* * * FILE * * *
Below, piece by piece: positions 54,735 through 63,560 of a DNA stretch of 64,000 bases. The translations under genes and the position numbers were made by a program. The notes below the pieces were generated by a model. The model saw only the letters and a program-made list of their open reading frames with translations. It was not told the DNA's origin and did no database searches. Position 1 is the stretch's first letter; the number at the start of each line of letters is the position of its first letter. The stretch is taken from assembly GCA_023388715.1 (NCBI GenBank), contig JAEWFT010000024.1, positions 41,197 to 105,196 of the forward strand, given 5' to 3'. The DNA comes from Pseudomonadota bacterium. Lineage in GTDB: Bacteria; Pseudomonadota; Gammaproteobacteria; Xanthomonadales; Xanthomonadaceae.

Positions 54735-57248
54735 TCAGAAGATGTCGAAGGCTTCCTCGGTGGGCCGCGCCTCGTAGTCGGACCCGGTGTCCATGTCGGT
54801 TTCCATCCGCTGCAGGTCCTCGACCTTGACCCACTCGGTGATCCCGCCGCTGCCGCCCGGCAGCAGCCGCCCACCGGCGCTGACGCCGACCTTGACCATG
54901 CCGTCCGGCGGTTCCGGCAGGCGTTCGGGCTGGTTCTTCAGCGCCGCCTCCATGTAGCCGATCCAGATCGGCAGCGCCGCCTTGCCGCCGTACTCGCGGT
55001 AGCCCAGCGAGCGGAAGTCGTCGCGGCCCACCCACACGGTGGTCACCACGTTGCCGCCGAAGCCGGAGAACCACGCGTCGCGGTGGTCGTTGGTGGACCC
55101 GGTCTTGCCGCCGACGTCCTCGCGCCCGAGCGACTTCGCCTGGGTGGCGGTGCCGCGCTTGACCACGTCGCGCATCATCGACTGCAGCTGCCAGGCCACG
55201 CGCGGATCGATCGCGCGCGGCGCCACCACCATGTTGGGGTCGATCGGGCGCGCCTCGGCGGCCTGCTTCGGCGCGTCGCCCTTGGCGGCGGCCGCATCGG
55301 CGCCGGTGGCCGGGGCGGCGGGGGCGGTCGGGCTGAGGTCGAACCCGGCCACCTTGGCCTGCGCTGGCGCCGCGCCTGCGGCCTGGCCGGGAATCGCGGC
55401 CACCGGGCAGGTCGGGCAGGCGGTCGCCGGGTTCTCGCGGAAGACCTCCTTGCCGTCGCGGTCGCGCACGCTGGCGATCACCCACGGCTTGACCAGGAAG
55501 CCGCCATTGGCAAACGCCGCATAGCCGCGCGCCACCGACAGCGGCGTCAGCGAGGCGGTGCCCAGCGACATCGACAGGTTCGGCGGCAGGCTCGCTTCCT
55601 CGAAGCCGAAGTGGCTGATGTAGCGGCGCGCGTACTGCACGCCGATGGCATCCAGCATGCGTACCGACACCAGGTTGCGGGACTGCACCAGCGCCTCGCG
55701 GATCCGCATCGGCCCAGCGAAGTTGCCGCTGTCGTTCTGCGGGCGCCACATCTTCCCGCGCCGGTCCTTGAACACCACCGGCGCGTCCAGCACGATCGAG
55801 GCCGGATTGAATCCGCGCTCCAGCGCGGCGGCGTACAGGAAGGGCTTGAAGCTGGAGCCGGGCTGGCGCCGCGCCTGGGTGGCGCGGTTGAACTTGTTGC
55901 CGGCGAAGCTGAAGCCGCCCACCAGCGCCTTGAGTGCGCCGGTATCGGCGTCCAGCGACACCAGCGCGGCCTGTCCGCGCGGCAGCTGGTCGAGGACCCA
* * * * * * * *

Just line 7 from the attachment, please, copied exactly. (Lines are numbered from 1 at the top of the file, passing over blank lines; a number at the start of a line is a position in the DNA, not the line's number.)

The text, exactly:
55101 GGTCTTGCCGCCGACGTCCTCGCGCCCGAGCGACTTCGCCTGGGTGGCGGTGCCGCGCTTGACCACGTCGCGCATCATCGACTGCAGCTGCCAGGCCACG